—So the pursued and the pursuer are now separated by a wall.
—Yes, and the wall enables chastity. By physically separating the characters, the wall frustrates the lustful impulses of the pursuer and the pursued.
—What else do you believe?
—I believe that facts are facts. You can disagree with a fact, but the fact will not care. Facts don't feel. Facts don't care. Facts don't live active lifestyles.
—I disagree. I believe a fact must live an active lifestyle. I believe a fact must work hard to stay in shape. Historians are the personal trainers of facts. Historians do the work of keeping facts on an active workout regimen. They sweat the facts to the oldies in order to keep the facts in shape. The facts must remain as attractive as possible for as long as possible. The facts must always work to attract new suitors.
—I see what you mean.
—Facts must be sexy. Facts will attract suitors, but the suitors will always die. That's why the facts must work very hard to stay in shape: so that they will never stop attracting new suitors. When you tell me you believe that facts are facts, I couldn't disagree more. The one thing you believe most is the one thing I disbelieve most. I cannot overstate how wrong I feel your belief is. Your belief is stupid, I think and I feel.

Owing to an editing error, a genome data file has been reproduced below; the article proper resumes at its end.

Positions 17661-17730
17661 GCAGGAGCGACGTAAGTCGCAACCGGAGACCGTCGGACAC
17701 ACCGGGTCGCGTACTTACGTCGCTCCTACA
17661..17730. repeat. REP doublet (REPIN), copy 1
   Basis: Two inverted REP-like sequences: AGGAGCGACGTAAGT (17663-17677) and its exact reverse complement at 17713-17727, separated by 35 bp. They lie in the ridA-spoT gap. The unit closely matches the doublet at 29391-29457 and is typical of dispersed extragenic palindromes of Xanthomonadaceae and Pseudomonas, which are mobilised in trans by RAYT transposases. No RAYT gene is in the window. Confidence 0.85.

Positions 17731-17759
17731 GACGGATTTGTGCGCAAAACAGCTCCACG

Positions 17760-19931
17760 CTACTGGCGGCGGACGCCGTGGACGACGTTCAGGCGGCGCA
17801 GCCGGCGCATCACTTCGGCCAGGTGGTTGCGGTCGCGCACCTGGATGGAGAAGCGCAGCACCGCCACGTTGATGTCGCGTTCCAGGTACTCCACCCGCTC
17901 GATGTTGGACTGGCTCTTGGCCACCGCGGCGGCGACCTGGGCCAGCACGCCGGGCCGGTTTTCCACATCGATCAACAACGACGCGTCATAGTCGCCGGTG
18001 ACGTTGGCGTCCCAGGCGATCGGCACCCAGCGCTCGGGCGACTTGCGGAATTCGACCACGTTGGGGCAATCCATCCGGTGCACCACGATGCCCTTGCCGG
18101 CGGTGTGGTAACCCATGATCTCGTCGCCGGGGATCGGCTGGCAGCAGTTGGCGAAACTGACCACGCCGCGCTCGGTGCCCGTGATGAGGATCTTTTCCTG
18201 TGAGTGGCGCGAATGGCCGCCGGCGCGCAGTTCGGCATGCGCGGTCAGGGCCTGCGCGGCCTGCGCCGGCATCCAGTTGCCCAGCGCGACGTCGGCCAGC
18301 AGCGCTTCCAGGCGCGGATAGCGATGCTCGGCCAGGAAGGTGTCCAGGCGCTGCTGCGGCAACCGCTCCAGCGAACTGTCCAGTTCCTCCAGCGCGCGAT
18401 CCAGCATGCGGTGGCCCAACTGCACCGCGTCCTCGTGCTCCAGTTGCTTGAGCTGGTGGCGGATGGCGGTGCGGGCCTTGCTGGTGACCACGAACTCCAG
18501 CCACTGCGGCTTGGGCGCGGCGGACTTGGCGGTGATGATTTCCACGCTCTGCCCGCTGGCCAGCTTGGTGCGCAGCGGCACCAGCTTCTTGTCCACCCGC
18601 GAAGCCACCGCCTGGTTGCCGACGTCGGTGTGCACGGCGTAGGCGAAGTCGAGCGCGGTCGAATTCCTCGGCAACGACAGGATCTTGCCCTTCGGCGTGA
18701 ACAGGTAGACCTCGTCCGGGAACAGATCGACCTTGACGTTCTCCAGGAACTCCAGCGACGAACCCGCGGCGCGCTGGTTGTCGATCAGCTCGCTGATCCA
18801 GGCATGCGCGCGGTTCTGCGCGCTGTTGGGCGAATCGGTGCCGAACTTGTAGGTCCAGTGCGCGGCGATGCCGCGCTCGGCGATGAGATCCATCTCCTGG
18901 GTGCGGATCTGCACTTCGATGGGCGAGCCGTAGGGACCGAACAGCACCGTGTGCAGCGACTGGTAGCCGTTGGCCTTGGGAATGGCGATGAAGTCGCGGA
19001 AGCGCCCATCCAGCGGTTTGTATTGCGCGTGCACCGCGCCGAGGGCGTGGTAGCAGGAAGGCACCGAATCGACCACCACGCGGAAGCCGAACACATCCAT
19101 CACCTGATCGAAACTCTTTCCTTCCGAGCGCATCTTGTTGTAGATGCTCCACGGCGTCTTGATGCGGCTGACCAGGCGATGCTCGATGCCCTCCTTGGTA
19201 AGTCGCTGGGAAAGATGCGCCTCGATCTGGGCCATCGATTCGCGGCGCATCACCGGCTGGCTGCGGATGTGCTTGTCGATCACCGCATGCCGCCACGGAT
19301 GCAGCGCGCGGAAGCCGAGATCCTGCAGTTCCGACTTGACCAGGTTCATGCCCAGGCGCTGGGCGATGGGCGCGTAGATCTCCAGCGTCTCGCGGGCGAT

—You've convinced me that I'm wrong. I now believe nothing. Or not nothing. What I mean to say is, I now believe one less thing.
—That's the spirit.
—What's the spirit?
—When is a door not a door?
—It's a trick question. All I can say right now is that I'm really feeling my mortality.
John Runyon: Last year, we made custom-printed tees with “UNFINISHED BUSINESS” written big on the back. This was after two straight second-place finishes at State. When we won State, someone pulled out a fat black sharpie and everybody crossed out the "UN."
Judith Morning: That's cool. My favorite tee-shirt slogan, for runners, is "Run Like You Stole It."